With so many therapy options available nowadays, it's paramount to match any treatment with their underlying cause and joint s involved. Arthritis is commonly worse in overweight and unfit dogs, so the most important therapy is the combination of weight control and exercise management: Many patients benefit from anti-inflammatory therapy for a few weeks or months, with long-term drug therapy proving very useful. Pain relief is vital and the most common veterinary painkillers used are called non-steroidal anti-inflammatory drugs NSAIDs.
There are three main families of drugs used to successfully treat canine arthritis. The first are cartilage protectors designed to reduce cartilage damage including hyaluronic acid, polysulphated glycosaminoglycans and pentosan polysulphate.
These may all reduce cartilage degeneration, as well as promote repair of joint structures and reduce painful inflammation. Nutraceuticals are not medicinal products, but feed supplements that are designed to support the healthy function of dogs.
A growing number of vets in the UK would recommend joint supplements such as Seraquin www. Joint supplements can often be given as a treat alongside any prescription medicines prescribed by your vet. These seem ideal for managing inflammation associated with arthritis, but potential problems are their significant side effects, resulting in some warning against long-term use.
In the short term, drugs with the highest impact on analgesia and inflammation are often the first choice, but using them in the medium or long term may prove detrimental to the patient so alternatives must be sought.
Actually, the opposite is true. Exercise is tremendously important in helping dogs forestall progression of the disease. Studies show that people with OA who exercise regularly are less depressed, less anxious, need fewer drugs and function and feel better. The same is true for dogs.
Dogs with degenerative joint disease can enjoy long, full, good-quality lives when their condition is diagnosed early and managed effectively. This absolutely includes keeping them active and well-conditioned.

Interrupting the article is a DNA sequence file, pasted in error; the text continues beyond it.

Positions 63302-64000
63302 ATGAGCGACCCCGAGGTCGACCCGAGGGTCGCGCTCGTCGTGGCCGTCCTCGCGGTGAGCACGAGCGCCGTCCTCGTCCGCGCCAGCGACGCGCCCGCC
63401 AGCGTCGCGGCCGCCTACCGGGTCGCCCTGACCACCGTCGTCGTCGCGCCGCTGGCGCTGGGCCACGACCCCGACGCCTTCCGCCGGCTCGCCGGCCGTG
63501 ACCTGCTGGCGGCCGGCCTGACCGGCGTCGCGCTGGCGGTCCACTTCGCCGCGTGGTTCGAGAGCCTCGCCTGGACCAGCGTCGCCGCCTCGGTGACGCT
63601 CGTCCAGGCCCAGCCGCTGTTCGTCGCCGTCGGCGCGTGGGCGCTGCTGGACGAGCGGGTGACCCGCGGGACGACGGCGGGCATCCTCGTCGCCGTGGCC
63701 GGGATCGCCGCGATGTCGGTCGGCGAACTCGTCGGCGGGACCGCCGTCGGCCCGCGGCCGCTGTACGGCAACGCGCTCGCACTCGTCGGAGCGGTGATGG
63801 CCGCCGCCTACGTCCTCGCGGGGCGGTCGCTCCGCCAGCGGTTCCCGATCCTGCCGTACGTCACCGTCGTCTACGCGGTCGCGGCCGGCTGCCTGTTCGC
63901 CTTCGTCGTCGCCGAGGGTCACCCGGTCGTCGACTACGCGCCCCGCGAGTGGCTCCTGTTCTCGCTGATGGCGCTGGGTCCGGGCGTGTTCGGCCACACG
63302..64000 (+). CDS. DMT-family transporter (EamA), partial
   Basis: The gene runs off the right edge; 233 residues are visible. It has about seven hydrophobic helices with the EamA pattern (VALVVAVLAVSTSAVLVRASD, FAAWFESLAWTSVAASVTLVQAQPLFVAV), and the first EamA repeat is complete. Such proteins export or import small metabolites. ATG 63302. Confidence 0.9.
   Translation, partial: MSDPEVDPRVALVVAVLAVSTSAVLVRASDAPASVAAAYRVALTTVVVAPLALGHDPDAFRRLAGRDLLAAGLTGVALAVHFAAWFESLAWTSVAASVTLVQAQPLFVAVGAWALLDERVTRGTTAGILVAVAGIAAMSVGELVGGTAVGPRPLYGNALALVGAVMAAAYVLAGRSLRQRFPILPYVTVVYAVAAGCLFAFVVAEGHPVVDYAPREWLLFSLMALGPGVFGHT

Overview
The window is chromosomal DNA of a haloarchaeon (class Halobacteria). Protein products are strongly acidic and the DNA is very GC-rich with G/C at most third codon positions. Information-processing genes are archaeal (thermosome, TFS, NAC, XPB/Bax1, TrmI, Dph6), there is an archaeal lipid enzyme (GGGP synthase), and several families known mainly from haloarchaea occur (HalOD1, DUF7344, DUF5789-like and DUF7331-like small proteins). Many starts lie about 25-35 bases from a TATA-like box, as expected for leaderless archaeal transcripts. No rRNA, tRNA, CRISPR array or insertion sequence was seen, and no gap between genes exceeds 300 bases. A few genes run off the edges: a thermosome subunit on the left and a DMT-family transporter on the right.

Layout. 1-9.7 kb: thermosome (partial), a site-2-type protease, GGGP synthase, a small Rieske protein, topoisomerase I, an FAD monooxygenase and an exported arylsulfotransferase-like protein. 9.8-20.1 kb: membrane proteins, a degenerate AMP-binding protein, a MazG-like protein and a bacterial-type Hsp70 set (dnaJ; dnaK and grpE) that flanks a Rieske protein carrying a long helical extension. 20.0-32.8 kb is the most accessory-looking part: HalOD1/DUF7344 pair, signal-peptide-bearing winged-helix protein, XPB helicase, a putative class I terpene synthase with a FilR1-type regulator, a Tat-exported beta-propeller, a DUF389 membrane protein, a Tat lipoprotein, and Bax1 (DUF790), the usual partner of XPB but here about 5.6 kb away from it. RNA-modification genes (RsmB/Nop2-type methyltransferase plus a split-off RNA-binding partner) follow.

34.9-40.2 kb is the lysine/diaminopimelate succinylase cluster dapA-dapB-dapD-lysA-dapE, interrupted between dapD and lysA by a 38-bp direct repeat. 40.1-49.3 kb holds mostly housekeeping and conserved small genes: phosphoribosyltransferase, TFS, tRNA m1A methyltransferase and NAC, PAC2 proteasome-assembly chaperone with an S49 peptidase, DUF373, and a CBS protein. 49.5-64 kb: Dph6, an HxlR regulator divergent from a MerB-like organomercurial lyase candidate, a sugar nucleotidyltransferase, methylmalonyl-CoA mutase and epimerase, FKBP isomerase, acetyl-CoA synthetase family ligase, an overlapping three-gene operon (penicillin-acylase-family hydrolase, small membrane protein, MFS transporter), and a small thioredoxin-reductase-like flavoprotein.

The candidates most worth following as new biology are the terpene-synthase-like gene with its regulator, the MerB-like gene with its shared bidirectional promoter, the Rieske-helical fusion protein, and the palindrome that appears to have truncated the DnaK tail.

It's also important to regularly monitor the mobility and comfort of your dog's joints so that her treatment protocol can be adjusted as needed.
Arthritic dogs who are also overweight or obese have a much more difficult time with pain and mobility than lean animals, and in addition, it's important to know that overfeeding puppies may play a role in causing OA. In a lifetime study of Labrador Retrievers, 25 percent of the dogs who were overweight at age 2 developed arthritis of the hip. However, the calorie-restricted ideal weight Labs had just a 4 percent occurrence rate.
In an week study of 14 overweight dogs with hip dysplasia and arthritis , the dogs were placed on a weight loss program. By the end of the study, the dogs had lost an average of almost 9 percent of their body weight, and 82 percent showed improvement in lameness. Additional improvement is seen as additional weight is lost. And while some "shrinking" is expected, as dogs move from senior to geriatric, many pet parents assume they need less exercise, which is simply incorrect.
To offset how quickly atrophy is occurring, you need to move your dog's body MORE with age — not less. Chondroprotective agents CPAs that protect the joints, including glucosamine sulfate, MSM, eggshell membrane, perna mussel green-lipped clam , Adequan and cetyl myristoleate are essential for pets with arthritis. CPAs slow the rate of cartilage degeneration, which is critical. The form, dose and type of CPA your veterinarian prescribes should be based on a careful assessment of your dog's or cat's individual needs.
CPAs should be blended with pain control options as necessary. Pain can sometimes be managed with cold and heat therapy, and acupuncture. Fortunately, there are also many wonderful natural treatments and remedies for arthritis that can reduce or eliminate the need for painkilling drugs. Some of the therapies I've used successfully with arthritic patients include:.
Current Options for Managing Canine Osteoarthritis
Jun 14, There are several different types of arthritis that can affect dogs, but the most common is osteoarthritis — also known as degenerative joint. A diagnosis of osteoarthritis (OA) in your dog can feel devastating and even overwhelming. After all, we know that OA is a progressive, degenerative disease that. Sep 19, The most common type of canine arthritis is degenerative joint disease, or osteoarthritis, affecting one out of five adult dogs in the United Sates.